Thanks to the many who supported Grizzly Fest Winter Summit recently. We were fortunate to hear from several whistle-blowing heroes and government watchdogs – and to get a shout out from Governor Palin about our ongoing fight against crony capitalism. I was super pumped afterward, and appreciated that the Governor and Chuck Heath Sr. took time out of their busy schedules to support our efforts.
Special thanks to Roderic Deane for all his work, as well as for the efforts of the summit planning team. It’s been awesome working with them.
I haven’t been posting much on C4P lately, and I’m grateful for the kind words some of you left on my look into the faith of Mitt Romney last night. It was simply a different angle that I felt uniquely able to provide as someone who shares Gov. Romney’s faith. Sometimes we forget that behind the political headlines, there’s a real person – with a life. I certainly don’t expect anyone to change their political views based on religion, nor does religion entirely inform whom I’ll vote for. Sweet Lordy no.
But I do have some fleeting thoughts on the primary process heading into Super Tuesday tomorrow that I’d like to share.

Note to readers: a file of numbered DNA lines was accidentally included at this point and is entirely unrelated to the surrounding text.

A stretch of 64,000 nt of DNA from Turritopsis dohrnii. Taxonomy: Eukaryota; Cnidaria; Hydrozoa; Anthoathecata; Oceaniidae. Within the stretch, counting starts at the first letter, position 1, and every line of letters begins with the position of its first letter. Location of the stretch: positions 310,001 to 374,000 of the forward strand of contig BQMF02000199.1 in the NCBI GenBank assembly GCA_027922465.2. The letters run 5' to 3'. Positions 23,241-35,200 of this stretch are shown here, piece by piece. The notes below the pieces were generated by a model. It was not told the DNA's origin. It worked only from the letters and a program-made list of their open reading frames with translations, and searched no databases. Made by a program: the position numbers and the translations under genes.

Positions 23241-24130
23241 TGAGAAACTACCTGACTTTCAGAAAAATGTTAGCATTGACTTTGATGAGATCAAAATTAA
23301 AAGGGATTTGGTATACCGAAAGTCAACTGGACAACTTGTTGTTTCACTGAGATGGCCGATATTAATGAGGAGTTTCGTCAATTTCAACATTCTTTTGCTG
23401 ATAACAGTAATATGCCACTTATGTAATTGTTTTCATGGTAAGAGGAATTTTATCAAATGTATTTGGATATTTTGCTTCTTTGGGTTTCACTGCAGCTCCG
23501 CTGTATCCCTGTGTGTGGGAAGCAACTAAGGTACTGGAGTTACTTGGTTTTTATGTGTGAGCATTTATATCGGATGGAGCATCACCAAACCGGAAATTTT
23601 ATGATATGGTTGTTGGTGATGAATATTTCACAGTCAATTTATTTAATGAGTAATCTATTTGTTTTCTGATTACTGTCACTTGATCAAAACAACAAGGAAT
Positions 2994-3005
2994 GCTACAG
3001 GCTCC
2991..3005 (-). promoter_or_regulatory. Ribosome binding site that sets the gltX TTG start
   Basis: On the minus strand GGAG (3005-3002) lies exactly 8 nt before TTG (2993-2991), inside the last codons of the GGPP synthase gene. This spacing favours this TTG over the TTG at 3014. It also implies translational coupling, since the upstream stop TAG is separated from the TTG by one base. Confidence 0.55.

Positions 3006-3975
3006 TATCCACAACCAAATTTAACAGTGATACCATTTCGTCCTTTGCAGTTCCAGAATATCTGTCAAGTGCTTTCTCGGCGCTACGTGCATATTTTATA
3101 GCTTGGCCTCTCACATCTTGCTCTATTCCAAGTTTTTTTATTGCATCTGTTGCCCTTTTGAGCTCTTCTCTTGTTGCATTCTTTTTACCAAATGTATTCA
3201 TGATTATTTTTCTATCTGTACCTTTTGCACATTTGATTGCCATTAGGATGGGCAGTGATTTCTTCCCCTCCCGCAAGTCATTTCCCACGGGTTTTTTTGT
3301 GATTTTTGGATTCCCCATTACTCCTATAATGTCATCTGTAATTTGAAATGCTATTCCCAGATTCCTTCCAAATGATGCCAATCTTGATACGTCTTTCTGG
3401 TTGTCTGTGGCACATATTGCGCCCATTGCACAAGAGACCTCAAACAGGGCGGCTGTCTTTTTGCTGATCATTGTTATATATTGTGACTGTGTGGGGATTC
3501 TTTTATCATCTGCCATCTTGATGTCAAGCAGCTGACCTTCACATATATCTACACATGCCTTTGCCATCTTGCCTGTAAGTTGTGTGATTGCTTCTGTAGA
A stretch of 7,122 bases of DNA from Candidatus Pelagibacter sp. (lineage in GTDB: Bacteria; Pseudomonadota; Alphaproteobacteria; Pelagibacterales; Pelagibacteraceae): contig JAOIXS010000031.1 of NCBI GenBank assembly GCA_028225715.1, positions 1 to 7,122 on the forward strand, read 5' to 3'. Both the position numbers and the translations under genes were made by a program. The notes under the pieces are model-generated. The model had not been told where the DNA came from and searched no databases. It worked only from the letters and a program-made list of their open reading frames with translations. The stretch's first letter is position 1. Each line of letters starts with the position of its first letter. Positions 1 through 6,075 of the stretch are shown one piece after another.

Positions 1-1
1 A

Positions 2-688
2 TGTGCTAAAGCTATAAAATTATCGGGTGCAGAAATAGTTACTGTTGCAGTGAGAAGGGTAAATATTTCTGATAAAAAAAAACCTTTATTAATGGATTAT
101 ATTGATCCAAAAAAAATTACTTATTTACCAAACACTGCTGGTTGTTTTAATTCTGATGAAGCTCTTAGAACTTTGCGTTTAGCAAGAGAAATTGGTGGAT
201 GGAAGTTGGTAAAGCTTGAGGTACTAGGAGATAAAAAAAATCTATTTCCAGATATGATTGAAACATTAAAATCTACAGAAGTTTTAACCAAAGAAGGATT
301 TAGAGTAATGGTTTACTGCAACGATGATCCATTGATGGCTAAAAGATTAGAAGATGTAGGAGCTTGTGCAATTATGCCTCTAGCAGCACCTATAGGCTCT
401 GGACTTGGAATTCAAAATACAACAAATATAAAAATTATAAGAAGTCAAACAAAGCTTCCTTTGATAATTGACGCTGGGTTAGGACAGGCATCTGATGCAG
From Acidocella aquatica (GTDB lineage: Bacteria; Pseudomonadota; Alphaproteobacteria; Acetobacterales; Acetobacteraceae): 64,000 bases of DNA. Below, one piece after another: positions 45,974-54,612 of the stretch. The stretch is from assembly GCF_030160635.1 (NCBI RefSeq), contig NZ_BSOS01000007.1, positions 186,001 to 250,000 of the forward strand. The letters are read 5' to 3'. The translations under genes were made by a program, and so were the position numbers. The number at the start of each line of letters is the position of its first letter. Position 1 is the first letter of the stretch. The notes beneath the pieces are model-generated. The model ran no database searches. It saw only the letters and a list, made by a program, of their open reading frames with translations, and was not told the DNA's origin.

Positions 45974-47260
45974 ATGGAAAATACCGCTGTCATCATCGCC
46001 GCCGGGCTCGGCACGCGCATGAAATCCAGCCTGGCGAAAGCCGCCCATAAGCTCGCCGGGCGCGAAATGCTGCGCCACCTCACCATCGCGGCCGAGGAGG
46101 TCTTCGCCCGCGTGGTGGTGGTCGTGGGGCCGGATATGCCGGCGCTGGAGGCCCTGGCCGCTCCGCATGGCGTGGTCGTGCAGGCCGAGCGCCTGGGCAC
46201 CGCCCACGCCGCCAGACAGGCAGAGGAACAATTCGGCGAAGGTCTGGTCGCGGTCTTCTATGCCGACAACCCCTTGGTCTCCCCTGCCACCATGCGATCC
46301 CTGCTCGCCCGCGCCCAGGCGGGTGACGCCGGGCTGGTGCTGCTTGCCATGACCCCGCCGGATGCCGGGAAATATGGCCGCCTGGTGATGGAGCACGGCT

As our party attempts to select a nominee, I can’t help thinking of the mythical Blind Men and the Elephant. In that poem, each individual famously latches on to just one part of the great animal, but describes it as the whole.
Perhaps that’s what is happening right now. To some in our midst, the “purest form of conservatism” is Ron Paul’s unwavering commitment to the Constitution. For others it’s Rick Santorum’s vigorous defense of traditional families and social values. Still others find themselves drawn to Newt Gingrich’s searing intellect – or even to Mitt Romney’s business acumen and executive leadership.
Attending CPAC this year for the first time was transformational for me. Because it helped me better see the “whole” elephant.
I witnessed the enthusiasm among the conservative activists (some 10,000 in attendance – many of them college aged and representing all four camps in the presidential race). I realized our country is in better shape for the future than we think. It actually put my mind at ease seeing so many engaged conservatives, including so many of us who support Gov. Palin.